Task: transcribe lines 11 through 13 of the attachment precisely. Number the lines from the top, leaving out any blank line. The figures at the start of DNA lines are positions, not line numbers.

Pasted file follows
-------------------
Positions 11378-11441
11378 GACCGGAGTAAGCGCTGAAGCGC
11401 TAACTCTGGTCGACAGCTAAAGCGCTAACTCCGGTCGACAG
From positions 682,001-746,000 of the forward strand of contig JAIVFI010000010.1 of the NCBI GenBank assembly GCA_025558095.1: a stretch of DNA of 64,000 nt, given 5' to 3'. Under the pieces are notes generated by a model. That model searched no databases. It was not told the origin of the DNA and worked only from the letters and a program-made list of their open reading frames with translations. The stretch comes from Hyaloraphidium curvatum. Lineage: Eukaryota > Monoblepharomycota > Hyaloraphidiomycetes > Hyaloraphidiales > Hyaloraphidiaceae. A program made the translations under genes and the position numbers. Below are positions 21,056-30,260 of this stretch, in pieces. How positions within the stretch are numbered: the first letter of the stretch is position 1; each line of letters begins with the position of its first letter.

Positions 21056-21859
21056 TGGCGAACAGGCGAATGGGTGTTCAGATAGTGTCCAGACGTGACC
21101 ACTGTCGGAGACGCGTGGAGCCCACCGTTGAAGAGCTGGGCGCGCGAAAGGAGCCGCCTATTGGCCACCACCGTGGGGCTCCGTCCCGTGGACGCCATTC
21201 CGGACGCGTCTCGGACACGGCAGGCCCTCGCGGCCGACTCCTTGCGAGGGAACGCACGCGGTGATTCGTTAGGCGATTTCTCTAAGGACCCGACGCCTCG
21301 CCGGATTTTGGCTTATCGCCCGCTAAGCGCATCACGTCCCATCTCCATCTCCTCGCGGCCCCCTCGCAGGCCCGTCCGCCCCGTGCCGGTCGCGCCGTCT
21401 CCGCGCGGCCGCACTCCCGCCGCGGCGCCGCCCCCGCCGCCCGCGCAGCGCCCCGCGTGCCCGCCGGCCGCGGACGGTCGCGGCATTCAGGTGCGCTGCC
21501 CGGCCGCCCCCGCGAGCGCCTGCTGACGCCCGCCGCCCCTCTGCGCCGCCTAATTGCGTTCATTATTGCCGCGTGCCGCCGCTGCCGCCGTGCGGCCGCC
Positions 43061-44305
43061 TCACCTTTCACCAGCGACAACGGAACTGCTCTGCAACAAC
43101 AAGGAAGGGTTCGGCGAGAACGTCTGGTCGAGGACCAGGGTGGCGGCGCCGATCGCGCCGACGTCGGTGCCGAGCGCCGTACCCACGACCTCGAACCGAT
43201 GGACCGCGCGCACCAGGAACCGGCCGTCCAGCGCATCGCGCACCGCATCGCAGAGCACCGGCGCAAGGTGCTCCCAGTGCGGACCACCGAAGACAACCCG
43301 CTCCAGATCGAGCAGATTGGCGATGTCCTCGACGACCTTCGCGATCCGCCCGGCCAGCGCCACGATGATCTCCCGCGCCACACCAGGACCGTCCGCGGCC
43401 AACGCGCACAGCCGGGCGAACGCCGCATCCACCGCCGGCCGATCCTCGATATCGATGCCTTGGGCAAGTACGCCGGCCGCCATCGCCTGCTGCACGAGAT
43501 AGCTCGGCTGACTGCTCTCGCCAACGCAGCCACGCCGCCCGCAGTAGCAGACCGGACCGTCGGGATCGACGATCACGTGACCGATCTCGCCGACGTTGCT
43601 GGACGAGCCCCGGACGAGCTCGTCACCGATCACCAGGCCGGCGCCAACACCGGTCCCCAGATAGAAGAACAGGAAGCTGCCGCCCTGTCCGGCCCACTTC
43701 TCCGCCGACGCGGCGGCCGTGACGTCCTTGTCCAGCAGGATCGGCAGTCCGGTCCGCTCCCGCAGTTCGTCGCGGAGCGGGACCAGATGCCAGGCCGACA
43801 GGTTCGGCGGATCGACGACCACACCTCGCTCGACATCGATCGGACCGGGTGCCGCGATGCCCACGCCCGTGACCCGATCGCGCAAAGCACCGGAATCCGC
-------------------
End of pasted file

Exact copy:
21501 CGGCCGCCCCCGCGAGCGCCTGCTGACGCCCGCCGCCCCTCTGCGCCGCCTAATTGCGTTCATTATTGCCGCGTGCCGCCGCTGCCGCCGTGCGGCCGCC
Positions 43061-44305
43061 TCACCTTTCACCAGCGACAACGGAACTGCTCTGCAACAAC